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October 22nd, 2003

Over or more than / classical or classic / issues or problems

by Barbara Wallraff

Burton M. Fine, of New York City, writes, “For a number of years I have decried what I consider to be an outrageous dumbing-down of the language. The source of my wrath is the never-ending use of expressions such as ‘They have been in business for over 40 years.’ I believe that the proper usage should be ‘They have been in business for more than 40 years.’ Is my grouchiness misplaced?”

Let’s put it this way: you’re not alone in your view, but I don’t share it. Language authorities have widely varying opinions about whether it’s OK to use “over” with a number. Some authorities say it’s perfectly OK. The AP Stylebook advises, “Let your ear be your guide” and gives an example of a sentence in which “more than” is better: “Their salaries went up more than $20 a week.” Other authorities say we should always use “more than” for entities, like people, that are always counted whole: “more than 40 people.” But, these authorities say, years can be subdivided into months and days, and dollars into cents, so “over” is fine with those words, along with all similar ones.

That is too fussy a distinction for my taste. And where did it come from anyway? Your blanket “rule,” according to Merriam-Webster’s Dictionary of English Usage, originated in 1877 with William Cullen Bryant, editor of the New York Evening Post. In a list of words Bryant sought to ban from his paper, he “simply forbade ‘over’ (and ‘above’) in this sense; he gave no reason.” If you don’t like “over 40,” you needn’t say or write it. But honestly? If you insist on getting worked up about something, there are plenty of better targets for your wrath.

Judy Levesque, of Windsor, Ontario, writes, “Increasingly I hear and read statements such as ‘Mary always looks fabulous in a classical black dress’ and ‘I'm a huge fan of the classic music of the 18th century.’ Many dictionaries list ‘classic’ as a synonym for ‘classical,’ but I always understood a clear distinction between the two. Am I completely off base in my thinking?”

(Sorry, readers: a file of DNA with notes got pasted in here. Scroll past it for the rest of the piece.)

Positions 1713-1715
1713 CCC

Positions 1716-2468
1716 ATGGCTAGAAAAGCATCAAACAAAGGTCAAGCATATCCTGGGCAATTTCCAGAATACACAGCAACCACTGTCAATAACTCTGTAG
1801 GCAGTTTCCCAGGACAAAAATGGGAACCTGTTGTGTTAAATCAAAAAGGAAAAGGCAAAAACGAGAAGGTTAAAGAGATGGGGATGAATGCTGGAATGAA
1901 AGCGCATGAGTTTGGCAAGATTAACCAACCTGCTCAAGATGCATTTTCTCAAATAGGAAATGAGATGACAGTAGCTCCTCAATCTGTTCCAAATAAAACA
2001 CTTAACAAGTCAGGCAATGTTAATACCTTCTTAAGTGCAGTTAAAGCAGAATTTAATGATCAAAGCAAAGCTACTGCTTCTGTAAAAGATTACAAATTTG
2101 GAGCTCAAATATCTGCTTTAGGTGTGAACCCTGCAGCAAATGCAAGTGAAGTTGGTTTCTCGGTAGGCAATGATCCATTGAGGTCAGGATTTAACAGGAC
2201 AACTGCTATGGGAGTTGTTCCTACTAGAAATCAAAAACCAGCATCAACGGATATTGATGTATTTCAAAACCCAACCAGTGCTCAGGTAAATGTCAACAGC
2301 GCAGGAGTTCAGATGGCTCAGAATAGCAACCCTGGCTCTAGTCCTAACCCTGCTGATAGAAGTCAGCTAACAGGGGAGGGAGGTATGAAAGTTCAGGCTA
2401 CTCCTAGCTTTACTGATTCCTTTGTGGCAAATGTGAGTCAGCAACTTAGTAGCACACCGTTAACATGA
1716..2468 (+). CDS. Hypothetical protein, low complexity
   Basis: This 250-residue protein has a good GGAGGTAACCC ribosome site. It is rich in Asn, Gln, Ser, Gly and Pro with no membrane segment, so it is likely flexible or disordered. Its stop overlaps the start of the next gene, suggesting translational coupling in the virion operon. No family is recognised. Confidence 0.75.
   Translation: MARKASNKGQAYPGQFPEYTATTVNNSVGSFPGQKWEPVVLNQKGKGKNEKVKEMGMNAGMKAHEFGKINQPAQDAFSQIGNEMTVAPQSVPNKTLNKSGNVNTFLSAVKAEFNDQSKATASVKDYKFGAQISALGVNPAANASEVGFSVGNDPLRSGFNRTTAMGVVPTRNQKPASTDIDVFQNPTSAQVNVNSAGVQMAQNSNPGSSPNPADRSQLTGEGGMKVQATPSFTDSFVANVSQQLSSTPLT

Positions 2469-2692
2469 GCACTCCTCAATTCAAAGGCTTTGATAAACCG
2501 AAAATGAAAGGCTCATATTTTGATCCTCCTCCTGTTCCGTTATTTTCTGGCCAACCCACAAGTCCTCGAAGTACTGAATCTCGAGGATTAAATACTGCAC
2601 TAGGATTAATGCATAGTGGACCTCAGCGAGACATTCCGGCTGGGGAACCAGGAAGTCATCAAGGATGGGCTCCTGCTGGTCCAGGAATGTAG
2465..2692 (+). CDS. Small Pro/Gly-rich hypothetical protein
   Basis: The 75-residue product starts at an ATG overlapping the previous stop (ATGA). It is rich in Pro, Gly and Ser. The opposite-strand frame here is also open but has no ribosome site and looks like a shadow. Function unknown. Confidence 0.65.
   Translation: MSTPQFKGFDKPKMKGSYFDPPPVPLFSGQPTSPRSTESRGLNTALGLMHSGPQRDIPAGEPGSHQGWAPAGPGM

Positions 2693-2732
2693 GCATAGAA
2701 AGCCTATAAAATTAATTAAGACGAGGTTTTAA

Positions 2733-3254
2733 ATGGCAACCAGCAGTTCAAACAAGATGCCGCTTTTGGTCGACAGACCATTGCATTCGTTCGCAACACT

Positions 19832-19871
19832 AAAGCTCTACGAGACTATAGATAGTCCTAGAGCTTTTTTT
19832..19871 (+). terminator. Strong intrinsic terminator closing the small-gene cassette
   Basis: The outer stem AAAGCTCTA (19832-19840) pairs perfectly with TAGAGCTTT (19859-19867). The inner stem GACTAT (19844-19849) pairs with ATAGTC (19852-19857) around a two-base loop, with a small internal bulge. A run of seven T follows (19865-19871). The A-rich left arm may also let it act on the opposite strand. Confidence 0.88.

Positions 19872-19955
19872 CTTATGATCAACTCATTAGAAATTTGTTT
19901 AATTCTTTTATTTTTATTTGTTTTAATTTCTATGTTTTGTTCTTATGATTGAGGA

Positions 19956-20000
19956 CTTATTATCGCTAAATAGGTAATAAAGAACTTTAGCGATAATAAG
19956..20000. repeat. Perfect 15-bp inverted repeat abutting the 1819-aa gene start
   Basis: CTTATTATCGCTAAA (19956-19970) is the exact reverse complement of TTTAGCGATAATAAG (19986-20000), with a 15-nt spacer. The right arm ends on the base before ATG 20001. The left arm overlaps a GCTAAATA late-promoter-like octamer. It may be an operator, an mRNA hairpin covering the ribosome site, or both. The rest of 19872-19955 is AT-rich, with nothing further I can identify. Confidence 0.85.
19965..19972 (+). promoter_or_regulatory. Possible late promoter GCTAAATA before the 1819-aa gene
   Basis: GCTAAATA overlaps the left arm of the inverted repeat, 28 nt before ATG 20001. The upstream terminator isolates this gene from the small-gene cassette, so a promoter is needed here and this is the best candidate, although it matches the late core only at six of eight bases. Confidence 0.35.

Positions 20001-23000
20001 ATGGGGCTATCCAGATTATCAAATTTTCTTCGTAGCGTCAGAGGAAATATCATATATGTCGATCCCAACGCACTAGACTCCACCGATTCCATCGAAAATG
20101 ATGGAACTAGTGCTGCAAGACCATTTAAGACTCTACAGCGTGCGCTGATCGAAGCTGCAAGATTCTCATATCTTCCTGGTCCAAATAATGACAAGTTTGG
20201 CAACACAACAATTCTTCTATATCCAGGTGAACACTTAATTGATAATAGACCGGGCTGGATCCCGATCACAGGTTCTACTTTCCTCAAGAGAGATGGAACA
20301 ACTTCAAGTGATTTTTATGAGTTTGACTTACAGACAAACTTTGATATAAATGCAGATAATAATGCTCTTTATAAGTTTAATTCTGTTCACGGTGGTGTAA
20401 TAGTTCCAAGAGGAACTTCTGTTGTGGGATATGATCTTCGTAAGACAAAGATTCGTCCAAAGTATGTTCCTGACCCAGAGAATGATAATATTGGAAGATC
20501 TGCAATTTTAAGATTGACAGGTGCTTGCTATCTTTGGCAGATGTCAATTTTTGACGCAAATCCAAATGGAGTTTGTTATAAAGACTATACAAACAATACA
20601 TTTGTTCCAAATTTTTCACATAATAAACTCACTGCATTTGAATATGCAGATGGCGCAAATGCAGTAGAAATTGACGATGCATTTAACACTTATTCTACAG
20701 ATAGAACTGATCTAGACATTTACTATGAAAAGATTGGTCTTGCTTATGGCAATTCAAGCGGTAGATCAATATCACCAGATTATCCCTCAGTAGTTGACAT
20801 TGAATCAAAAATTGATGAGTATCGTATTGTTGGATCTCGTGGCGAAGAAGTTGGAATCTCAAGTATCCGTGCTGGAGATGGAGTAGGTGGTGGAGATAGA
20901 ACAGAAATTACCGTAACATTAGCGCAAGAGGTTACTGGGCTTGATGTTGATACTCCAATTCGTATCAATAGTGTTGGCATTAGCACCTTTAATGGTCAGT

No, you aren’t. The two words overlap some, but not that much. “Classic” tends to suggest timelessness, whereas “classical” usually has to do either with the ancient Greeks or Romans or with European music of the late 18th and early 19th centuries.

Henry Bagish, of Santa Barbara, Calif., writes, “When, how and why did the term ‘issues’ replace ‘problems’? People apparently don’t have ‘problems’ any more; they now have ‘issues.’ How in the world did this change escape me? Why wasn’t I notified?”

I feel odd saying this, but please don’t worry—there are still plenty of problems to go around. “Issues” tend to be a particular kind of problem, namely “emotional or psychological difficulties,” according to an entry that was added to the Oxford English Dictionary Online last month. The earliest citation the dictionary gives for “issues” in this sense comes from The New York Times and is dated 1982.

© Copyright 2003 by Barbara Wallraff. Reprints require prior permission. All rights reserved.

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